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hey yall,im having a problem with my 1981 gl 1100. i thought my rear brake caliper needed rebuilt but after ordering a kit and pads i broke it down and realized that one of my pads had worn down so much that it had slid behind the mounting bracket,to make a long story short i removed the caliper to install the rebuild kit but could not get the cylinder out so just put it back together now i have no brakes after bleeding them TO DEATH i still have air in them and it takes 5-6 pumps to get brakes ???? what am i doing wrong?
 

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Did you separate the caliper from the brake hose when you removed it ?

How are you bleeding the brakes,

Hose from the bleeder submerged in a jar partially filed with clean brake fluid.

Pump the pedal 3-4 times, hold the pedal 3/4 of the way down, crack the bleeder observe the fluid, close the bleeder, release the pedal. Make sure the M/C never goes empty.

Repeat until no bubbles and clean fluid emerge from the hose in the jar.

You may need to tap at all the banjo fittings and on the caliper to make the trapped air move along.

Usually the separate systems bleed fairly easy, the linked systems can sometimes be a pain, yours should be a separate system.

If you're still having troubles, you may want to see if you can obtain a vacuum bleeder, they're available at Sears and most auto parts stores for about $ 30.00.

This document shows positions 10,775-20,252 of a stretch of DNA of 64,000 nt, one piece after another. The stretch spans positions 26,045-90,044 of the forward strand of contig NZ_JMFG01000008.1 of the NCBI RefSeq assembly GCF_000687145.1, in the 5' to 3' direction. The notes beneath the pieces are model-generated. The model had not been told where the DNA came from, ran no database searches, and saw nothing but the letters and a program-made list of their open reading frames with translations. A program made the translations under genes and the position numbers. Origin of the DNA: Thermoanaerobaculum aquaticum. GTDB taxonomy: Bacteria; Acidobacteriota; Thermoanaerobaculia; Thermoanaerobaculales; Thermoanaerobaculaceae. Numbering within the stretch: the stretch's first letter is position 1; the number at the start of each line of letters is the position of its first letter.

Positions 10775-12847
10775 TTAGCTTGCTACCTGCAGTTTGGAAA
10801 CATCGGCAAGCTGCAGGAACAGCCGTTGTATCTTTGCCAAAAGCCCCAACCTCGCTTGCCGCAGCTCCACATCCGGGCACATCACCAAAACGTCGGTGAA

You say you couldn't get the cylinder out, how did you try, is it cocked in it's bore now, is the brake fluid leaking, is the seal damaged.
 

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Not too sure what you meant by not being able to get the cylinder out. Do you mean the caliper pistons? Or do you mean the caliper mounting sleeves? Do you also mean the metal backing on one pad was worn through? If so the rotor may be junk, it should be measured for minimum thickness and grooving.

You will probably have bleed the front brake that's interconnected with the rear. But the whole process sounds like you need to take off the rear caliper again and get the pistons out. One way to do it is to pull the caliper off the rotor, remove the pads and then pump the pistons out with the brake lever or use compressed air. If the pistons are stuck, the brake caliper isn't going to work right anyway. Take it all apart, clean it up, wipe down the cylinders, pistons, seals and dust seal with brake fluid and reassemble. Make sure the mounting sleeve in the caliper is free to move, it should be easy to slide from side to side. If not take a drift on the edge of it, push the rubber boot away, and drive it until the end of the sleeve is about halfway into the caliper. Then you can remove the boot thusly exposed, drive the sleeve out of the caliper from the other side, remove that boot and clean things up. the sleeve should be move freely back and forth through the caliper.
 

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i changed them like i would my car,theres no fluid leaking i took the caliper off and tried to force it out without damageing it
 

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Usually after you remove the circlip #7and dust cover #14, you can "force" the piston out with a couple of pumps on the pedal, or compressed air.

See anything that indicates where you went wrong.
 

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wow thanks ill go out tommorrow for another go at it thanks ALOT
 
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